Neo-Nazi violence grows in Berlin immigrant neighbourhood

Left: An "SS" graffiti tagged next to Damaskus Konditorei, a bakery founded by a Syrian refugee in Neukölln. Right: A charred vehicle outside of the bakery
Left: An "SS" graffiti tagged next to Damaskus Konditorei, a bakery founded by a Syrian refugee in Neukölln. Right: A charred vehicle outside of the bakery

Editor's note: This article originally included an image of a poster listing the names and addresses of four men in Neukölln under the title "Wanted" neo-Nazis. This photo has been deleted because the France 24 Observers team was unable to independently verify whether any of these people are involved in far-right extremism.

This June and July, there has been a rise in neo-Nazi attacks in Neukölln, a popular immigrant neighbourhood in southeast Berlin. Almost daily, there have been car fires, as well as several larger arson attacks, and an increase in Nazi tags on buildings. This inspires both fear and outrage in our Observer, who believes the police are uninterested in protecting the local immigrant community.

In early July, a fire charred the storefront of Al-Andalos, a Lebanese restaurant in Neukölln. Two people were injured in the blaze. Although the police have not caught any suspects, locals fear that members of the far-right are responsible for the attack. The area is home to many people from Turkey, Lebanon and Syria, and its identity as an immigrant neighbourhood has made Neukölln the target of far-right violence and aggressions. 

Mohamed Ali Chahrour is a spokesperson for Kein Generalverdacht [which translates as No General Suspicion], a local charity that was founded to help combat racism, xenophobia and police discrimination in Neukölln. 

Since the start of July, we have had attacks almost every week. Violence is getting worse because impunity is still going on. There is the feeling that the police are not really concerned.

They give a stigmatised, prejudgment of all migrants and say that more or less everyone is a suspected criminal. A lot of migrants have citizenship. There are 150,000 people of Arabic background in Berlin, but there’s a mistrust of these people.

The video below shows charred vehicles in front of Damaskus Konditorei, a bakery founded by a Syrian refugee in Neukölln. The wall next to the shop was also tagged with a Nazi symbol. The attack occurred June 18.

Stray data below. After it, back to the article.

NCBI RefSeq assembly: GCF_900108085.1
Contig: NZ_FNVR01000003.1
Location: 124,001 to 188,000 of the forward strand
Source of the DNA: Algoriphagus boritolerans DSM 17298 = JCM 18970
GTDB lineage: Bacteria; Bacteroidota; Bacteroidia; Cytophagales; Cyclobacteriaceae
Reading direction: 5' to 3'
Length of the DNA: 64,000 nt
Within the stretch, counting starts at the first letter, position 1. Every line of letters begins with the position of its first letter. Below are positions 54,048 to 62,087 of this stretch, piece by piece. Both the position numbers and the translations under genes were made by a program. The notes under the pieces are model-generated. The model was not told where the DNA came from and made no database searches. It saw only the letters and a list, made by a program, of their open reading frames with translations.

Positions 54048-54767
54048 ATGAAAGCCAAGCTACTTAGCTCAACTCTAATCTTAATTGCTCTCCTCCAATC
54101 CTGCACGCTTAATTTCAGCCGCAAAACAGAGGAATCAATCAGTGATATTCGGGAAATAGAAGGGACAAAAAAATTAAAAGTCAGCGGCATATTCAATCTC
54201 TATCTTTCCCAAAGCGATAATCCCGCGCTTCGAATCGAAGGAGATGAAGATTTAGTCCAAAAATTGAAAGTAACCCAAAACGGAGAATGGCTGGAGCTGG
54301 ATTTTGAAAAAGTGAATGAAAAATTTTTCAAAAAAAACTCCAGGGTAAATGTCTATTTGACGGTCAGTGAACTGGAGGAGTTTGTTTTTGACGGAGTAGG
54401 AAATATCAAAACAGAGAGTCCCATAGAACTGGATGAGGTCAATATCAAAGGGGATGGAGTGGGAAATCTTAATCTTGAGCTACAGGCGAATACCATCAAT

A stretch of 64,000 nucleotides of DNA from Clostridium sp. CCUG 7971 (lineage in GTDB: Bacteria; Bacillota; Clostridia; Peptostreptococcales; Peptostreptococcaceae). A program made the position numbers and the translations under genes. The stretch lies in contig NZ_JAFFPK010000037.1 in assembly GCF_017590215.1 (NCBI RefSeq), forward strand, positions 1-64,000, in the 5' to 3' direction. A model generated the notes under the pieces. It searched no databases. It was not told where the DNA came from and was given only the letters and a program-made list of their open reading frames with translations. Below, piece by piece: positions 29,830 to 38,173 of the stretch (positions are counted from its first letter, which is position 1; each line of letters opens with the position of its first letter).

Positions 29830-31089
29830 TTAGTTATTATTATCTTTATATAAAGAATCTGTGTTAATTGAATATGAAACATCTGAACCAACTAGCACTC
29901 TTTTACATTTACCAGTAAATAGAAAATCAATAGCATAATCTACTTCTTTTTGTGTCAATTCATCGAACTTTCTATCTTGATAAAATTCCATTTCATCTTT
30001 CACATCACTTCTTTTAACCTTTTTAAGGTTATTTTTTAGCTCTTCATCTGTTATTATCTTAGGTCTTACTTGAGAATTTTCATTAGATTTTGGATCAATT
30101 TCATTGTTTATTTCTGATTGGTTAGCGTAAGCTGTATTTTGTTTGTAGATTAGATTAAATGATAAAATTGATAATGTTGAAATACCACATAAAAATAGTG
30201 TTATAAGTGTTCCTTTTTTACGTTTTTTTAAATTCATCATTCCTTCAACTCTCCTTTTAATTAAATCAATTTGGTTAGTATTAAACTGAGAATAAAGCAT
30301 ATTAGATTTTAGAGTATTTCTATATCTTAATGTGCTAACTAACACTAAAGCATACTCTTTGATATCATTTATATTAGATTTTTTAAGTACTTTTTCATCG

A video from June 19 shows damage to the property around the Syrian-owned bakery. The caption translates as: 'Nazis terrorised Neukölln again last night with an arson attack and Nazi markings on migrants' shops. Again less than 100m from the police station. The residents of Sonnenallee and Wildenbruchstrasse live in fear. Right-wing terror in Neukölln must come to an end.'

In Neukölln, there have been 130 crimes attributed to the far right and neo-Nazis since September 2019, the Senate estimates. These aggressions include tagged swastikas, Hitler salutes, cars being set on fire and vandalism. Over the past seven years, there have been 2,800 cases of arson.

Video of an apartment fire in Neukölln in 2019, shared with the Observers team by an eyewitness.

"The terror isn’t aimed at single individuals but on the city as a whole"

The past two years have seen a sharp rise in right-wing violence in North Neukölln, according to Ferat Ali Kocak, a local anti-racist activist and vice speaker with the Die Linke [Left Party] political party.

The right-wing terrorism in Neukölln has been ongoing and unstoppable for 11 years, despite the fact that it is known who is responsible. But it took a new form in 2018.

What used to be typical was that the Nazis focused more on the south. In the south of Neukölln it is particularly individuals who are attacked or threatened. It is people who are active in churches, or who support refugees and a peaceful, diverse way of living together. People like the book trader Heinz Ostermann who encourage [Holocaust] remembrance.